trouble with flat frames

Discussion in 'STT Series' started by Mitch Green, Mar 20, 2016.

  1. Mitch Green

    Mitch Green Cyanogen Customer

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    Hi,

    I'm having troubles with flat frames. I cleaned the luminance filter with a lenspen, not sure if that's appropriate.

    I have an SBIG STT-8300M and the flat doesn't correct my photos. I included a photo after applying flats as well.
    [​IMG]
    [​IMG][/URL][/IMG]
    before cleaning
    [​IMG]
    after cleaning
    [​IMG]
    luminance filter with flat applied.

    Another thing is the blue filter seems to be flawless, so that would rule out the sensor being dirty.

    All in all, i can't even use the data i have because of background is too messed up. Any help would be appreciated.

    Thanks,

    Mitch
     
  2. Doug

    Doug Staff Member

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    Are you taking flat-darks? In other words, dark calibrating the flats themselves? If you don't do that then the flat will not work correctly. At the very minimum you should subtract a bias frame.
     
  3. Mitch Green

    Mitch Green Cyanogen Customer

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    I'm taking bias frames but i'm not taking dark flats. Would taking flat darks solve this? I'm not sure how to take flat darks. also i'm taking darks frames but not flat darks.
     
  4. Doug

    Doug Staff Member

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    A flat-dark would be of the same duration as the flat.

    Bias should be sufficient for short exposures (1 sec or less). For anything longer you should use a flat/dark.

    What software are you using?
     
  5. Mitch Green

    Mitch Green Cyanogen Customer

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    Im using pixinsight.
     
  6. Doug

    Doug Staff Member

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    Okay I'm not familiar with it, but I'm sure it can handle flat-darks.

    The reason you need to calibrate the flat-fields is that any overall offset will affect the cancellation of the dust donuts etc. It comes down to simple math; you can't swap the order of multiplication and division. (a + b) / c is not the same as a + b/c.
     
  7. Mitch Green

    Mitch Green Cyanogen Customer

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    I'm not sure how to apply flat-darks either. But if you can, could you (or others) try and see if you get the same result i'm getting. I uploaded my files here

    lights: https://www.dropbox.com/s/rdkjbsv6t5q0aqv/light luminance frames.zip?dl=0
    flats: https://www.dropbox.com/s/i7g03arvlyqqci6/luminance flats 2x2bin-037lflatatpoint.zip?dl=0
    Darks: https://www.dropbox.com/s/u01runxuagybood/darks 420 2x2bin-002Dark.zip?dl=0
    Bias master: https://www.dropbox.com/s/2jl9xxk3mbfpbnt/Bias Master.fit?dl=0
    Thanks
     
    Last edited: Mar 21, 2016
  8. Doug

    Doug Staff Member

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    The bias master isn't usable outside of Pixinsight. Please send raws.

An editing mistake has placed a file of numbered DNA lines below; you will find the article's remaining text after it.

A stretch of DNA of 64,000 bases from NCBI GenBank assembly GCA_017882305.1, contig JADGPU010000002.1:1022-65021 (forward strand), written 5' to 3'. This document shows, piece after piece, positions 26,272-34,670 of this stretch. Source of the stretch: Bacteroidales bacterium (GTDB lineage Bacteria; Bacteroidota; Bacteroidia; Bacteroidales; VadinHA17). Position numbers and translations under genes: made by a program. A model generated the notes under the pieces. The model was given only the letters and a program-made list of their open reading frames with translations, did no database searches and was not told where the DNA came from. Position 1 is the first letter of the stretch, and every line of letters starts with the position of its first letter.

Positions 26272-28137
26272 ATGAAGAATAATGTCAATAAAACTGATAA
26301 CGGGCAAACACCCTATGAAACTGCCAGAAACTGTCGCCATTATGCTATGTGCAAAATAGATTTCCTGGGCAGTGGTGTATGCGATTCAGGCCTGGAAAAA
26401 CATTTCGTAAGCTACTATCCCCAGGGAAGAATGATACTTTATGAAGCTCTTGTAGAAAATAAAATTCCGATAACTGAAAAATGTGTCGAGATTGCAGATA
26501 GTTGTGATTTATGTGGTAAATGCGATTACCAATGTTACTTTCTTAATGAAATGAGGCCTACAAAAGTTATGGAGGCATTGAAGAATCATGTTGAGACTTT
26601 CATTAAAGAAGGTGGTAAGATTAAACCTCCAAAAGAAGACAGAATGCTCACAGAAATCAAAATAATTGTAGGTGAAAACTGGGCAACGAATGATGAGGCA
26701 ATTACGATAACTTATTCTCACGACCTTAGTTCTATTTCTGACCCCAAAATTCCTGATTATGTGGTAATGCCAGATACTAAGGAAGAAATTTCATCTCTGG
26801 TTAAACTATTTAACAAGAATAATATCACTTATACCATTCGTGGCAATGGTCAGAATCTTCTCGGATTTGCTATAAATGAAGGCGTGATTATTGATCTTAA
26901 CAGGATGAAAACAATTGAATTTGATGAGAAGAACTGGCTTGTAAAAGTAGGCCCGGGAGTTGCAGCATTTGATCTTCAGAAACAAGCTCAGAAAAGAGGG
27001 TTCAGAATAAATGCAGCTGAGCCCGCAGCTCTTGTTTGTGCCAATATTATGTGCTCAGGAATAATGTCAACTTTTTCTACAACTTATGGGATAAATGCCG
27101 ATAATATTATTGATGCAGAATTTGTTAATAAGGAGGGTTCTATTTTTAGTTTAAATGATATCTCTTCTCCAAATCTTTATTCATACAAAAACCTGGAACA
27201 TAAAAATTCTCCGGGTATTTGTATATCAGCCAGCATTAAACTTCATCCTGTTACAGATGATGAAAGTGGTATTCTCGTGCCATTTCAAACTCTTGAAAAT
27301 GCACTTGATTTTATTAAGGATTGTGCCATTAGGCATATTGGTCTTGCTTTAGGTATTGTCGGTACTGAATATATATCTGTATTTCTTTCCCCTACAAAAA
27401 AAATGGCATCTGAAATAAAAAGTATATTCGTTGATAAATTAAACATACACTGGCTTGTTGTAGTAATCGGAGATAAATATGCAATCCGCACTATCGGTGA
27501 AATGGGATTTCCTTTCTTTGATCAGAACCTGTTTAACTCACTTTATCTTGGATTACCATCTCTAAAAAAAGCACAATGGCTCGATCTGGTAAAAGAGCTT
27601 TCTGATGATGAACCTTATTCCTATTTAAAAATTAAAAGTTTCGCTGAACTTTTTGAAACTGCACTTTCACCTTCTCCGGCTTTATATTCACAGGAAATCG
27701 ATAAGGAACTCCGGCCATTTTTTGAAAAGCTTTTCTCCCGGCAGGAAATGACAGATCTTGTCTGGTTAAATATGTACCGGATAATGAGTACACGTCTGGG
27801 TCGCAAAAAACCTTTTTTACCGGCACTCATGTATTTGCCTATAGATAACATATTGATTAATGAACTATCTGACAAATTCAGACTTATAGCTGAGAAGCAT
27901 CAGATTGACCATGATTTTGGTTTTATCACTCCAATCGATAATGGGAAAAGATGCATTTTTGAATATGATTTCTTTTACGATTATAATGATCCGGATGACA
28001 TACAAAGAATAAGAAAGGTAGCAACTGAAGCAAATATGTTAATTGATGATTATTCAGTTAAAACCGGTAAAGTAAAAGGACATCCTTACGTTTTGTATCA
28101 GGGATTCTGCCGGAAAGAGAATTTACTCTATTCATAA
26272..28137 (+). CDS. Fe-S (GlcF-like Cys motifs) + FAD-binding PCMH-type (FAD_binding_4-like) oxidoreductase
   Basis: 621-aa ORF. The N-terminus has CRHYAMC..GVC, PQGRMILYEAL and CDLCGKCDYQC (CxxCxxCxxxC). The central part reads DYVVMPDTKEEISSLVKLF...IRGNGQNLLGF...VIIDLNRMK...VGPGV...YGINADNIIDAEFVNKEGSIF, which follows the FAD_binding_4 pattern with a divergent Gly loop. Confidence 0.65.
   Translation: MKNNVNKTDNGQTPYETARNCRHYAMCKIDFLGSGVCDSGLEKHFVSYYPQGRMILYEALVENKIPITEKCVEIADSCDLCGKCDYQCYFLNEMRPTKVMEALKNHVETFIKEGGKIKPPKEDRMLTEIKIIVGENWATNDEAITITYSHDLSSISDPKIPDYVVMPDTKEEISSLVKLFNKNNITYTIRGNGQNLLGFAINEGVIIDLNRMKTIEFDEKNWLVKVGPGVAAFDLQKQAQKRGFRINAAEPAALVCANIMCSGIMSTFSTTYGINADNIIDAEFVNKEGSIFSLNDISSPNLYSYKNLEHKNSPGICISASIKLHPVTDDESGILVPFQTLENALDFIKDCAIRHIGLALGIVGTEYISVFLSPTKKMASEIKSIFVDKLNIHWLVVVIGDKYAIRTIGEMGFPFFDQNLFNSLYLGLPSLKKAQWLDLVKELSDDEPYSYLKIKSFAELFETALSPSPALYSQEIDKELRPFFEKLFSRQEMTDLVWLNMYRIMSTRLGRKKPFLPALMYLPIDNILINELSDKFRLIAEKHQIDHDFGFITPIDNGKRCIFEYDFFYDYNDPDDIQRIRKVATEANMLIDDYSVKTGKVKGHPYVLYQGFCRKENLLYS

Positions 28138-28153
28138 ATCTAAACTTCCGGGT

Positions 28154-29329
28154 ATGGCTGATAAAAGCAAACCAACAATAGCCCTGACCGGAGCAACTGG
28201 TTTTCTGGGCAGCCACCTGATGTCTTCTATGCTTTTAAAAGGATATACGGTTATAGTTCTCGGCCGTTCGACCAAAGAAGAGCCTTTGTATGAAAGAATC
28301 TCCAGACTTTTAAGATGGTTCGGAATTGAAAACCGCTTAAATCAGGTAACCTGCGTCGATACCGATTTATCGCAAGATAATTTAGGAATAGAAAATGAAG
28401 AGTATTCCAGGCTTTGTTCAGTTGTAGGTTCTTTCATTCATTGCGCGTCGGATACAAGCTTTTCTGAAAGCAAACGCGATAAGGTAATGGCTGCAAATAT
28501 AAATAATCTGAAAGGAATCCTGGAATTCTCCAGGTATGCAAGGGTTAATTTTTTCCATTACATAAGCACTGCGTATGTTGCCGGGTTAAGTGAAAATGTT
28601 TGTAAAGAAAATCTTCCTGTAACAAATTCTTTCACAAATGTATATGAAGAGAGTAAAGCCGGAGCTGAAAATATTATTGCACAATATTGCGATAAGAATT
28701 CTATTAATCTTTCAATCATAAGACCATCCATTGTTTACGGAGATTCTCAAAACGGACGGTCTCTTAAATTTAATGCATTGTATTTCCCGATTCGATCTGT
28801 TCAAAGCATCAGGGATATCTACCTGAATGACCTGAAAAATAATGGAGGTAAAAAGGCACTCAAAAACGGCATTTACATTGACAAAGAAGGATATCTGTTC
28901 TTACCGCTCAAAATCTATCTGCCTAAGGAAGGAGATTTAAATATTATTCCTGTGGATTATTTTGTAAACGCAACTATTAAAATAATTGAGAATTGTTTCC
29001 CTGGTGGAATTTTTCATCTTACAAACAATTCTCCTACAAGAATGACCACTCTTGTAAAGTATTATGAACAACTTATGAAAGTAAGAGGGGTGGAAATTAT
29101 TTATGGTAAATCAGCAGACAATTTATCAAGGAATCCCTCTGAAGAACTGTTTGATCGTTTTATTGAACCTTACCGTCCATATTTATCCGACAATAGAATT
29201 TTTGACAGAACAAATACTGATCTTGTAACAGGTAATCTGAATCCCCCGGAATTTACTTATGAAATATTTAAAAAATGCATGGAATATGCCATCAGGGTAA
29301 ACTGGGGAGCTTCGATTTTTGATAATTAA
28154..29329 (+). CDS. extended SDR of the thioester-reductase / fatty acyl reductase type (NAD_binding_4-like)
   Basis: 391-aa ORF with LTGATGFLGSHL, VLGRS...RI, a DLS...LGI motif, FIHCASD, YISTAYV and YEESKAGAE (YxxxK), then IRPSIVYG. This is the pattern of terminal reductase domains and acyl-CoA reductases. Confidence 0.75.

9. Mitch Green

    Mitch Green Cyanogen Customer

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  10. Doug

    Doug Staff Member

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    Comparing a single flat frame to a single light frame reveals that they are nothing alike. There's no way it could work.

    Creating good flat frames can be challenging. It appears you're not illuminating the telescope properly for your flat-field frames. What are you using for your light source?
     
  11. Mitch Green

    Mitch Green Cyanogen Customer

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    Thanks for looking.

    I'm using Alnitak Flat-Man XL Flat Fielder. http://www.optecinc.com/astronomy/catalog/alnitak/flatmanxl.htm

    Its suppose to be even illuminated. I put it on my Ritchey Chretien. I wonder if i could move it out further, would it be any better. Or maybe take sky flats, not sure what to do now.
     
  12. Doug

    Doug Staff Member

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    There are quite a few challenges with flat-fielding. The entire aperture of the telescope must be evenly illuminated. If the flat-man is slightly smaller than your entrance aperture then it won't work properly. (For the record it has to be bigger than you primary mirror! It has to be at least as big as the entrance aperture.)

    Some RC systems are open truss. That can be a problem for in-dome illuminators in the dome because scattered light can get into the system bypassing the optics. That will definitely mess up your flats. In fact any sort of light leak can give you problems.
     
  13. Mitch Green

    Mitch Green Cyanogen Customer

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    The flat man is as big as the entrance aperture. The Ritchey Chretien is 14 inches and the flat man is 18 inches x 18 inches. I put a shroud on the truss system and tried flats and got the same results as before. only thing i can do is cropped my photos so you can't see the shadows, which is not a real solution but all i have.
     
  14. Doug

    Doug Staff Member

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    You must have a light leak past the shroud. It takes surprisingly little to mess it up.

    If you have a dome then sky flats or twilight flats might work better.
     

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